The founders of MySpace and FriendFeed could only dream of such revenue numbers.

Or, more accurately, they DIDN’T dream of those revenue numbers.

This is just a reminder of something that I’ve seen in a lot of situations: the coolest technology won’t amount to anything if it doesn’t produce revenue.

Biometric (and other) authentication CAN be spoofed…but it isn’t easy

A few days ago, Liam Tung of ZDNet wrote an article entitled “Windows 10 security: Here’s how researchers managed to fool Windows Hello.”

Those who read the title of the article may conclude that biometrics is a terrible authentication method because it can be spoofed.

Just a picture of candy. Nothing special. By Jebulon – Own work, CC0, https://commons.wikimedia.org/w/index.php?curid=27753729

Well, until they come to the third paragraph of the article.

The attack is quite elaborate and would require planning, including being able to acquire an infrared (IR) image of the target’s face and building a custom USB device, such as a USB web camera, that will work with Windows Hello. The attack exploits how Windows 10 treats these USB devices and would require the attacker to have gained physical access to the target PC.

Of course, if the target is a really important target such as a world leader, it might be worth it to go to all of that effort to execute the attack.

However, the difficult attack would be much more difficult to execute if the authentication system required multiple biometrics, rather than just one.

And the attack would be even more difficult still if the authentication system employed multiple authentication factors, rather than the single “something you are” factor. If you have to spoof the fingerprint AND the face AND the driver’s license AND the five digit PIN AND the geolocation, and you don’t know in advance WHICH factors will be requested, it’s still possible to gain access, but it’s not easy.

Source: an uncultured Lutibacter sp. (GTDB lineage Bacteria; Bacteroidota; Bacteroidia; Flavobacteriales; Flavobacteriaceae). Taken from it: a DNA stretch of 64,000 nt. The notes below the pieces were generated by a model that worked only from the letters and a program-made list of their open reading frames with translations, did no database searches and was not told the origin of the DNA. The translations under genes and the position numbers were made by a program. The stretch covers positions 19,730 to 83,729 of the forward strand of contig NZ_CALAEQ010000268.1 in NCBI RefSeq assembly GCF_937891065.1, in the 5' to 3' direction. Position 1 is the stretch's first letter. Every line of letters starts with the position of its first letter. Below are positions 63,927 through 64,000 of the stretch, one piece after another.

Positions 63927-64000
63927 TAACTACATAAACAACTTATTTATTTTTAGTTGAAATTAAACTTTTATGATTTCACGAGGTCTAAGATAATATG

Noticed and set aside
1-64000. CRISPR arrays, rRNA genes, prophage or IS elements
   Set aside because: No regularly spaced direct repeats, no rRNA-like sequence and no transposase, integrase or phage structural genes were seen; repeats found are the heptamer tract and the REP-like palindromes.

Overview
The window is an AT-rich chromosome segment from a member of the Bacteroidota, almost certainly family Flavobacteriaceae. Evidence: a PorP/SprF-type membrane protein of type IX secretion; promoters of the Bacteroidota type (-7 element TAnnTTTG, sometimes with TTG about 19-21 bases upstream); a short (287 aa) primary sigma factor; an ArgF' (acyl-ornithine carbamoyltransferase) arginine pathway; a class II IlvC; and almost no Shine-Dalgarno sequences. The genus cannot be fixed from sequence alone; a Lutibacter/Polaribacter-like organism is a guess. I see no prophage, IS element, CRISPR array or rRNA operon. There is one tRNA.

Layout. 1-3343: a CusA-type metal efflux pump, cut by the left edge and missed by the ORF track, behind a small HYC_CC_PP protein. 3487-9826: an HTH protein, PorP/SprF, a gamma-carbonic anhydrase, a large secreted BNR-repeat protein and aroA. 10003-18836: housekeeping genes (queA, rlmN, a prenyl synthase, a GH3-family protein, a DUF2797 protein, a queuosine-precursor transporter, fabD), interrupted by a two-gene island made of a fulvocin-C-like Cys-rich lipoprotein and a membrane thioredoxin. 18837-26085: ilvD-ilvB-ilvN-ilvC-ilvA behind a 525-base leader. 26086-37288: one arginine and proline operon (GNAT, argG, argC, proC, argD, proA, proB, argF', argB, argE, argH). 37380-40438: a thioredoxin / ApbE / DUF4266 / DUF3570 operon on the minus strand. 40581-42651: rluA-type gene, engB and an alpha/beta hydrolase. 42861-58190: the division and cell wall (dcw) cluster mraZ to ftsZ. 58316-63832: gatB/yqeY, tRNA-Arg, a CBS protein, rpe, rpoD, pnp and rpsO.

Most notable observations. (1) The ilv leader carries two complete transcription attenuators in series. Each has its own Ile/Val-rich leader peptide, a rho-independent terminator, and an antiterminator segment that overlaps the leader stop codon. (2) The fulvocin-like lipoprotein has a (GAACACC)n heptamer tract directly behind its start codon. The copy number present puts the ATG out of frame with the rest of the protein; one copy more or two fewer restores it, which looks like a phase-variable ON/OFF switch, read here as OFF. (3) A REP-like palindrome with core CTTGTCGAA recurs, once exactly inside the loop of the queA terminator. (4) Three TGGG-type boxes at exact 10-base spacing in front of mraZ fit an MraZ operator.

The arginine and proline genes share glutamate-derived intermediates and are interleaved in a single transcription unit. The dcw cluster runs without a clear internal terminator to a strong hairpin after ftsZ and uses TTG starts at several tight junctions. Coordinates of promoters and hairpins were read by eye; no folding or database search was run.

(Bredemarket Premium) Getting competitive proposals WITHOUT submitting a FOIA request

One of the best ways to get competitive intelligence on a competitor is to request the competitor’s response to a government agency procurement, such as a proposal submitted in response to a Request for Proposal. This is done by submitting a request via the Freedom of Information Act (FOIA) or equivalent.

One note: this technique primarily applies to government agency procurements, since governments are often required by law to disclose this information. Bids submitted to private entities usually remain private.

Of course, actually getting the competitor’s response isn’t easy.

  • First, you have to submit the request in the proper format.
  • Second, you have to be detailed in what you are requesting, and you need to request everything that you want: the actual proposal itself, any follow-up correspondence such as a best and final offer, the agency’s evaluation score, and everything else. If you only request the original proposal, the agency is only obligated to provide the original proposal, and nothing else.
  • Third, you have to wait for the agency to prepare a copy of the proposal. Depending upon applicable law, the bidder may be able to redact portions of the proposal, and it usually takes some time for the agency and the bidder to agree on what can legally be redacted.
  • Fourth, you may have to pay (usually on a per-page basis) to receive the materials.

This entire process may take several months, and you can’t even request the material until after the procurement has been awarded, or perhaps contracted.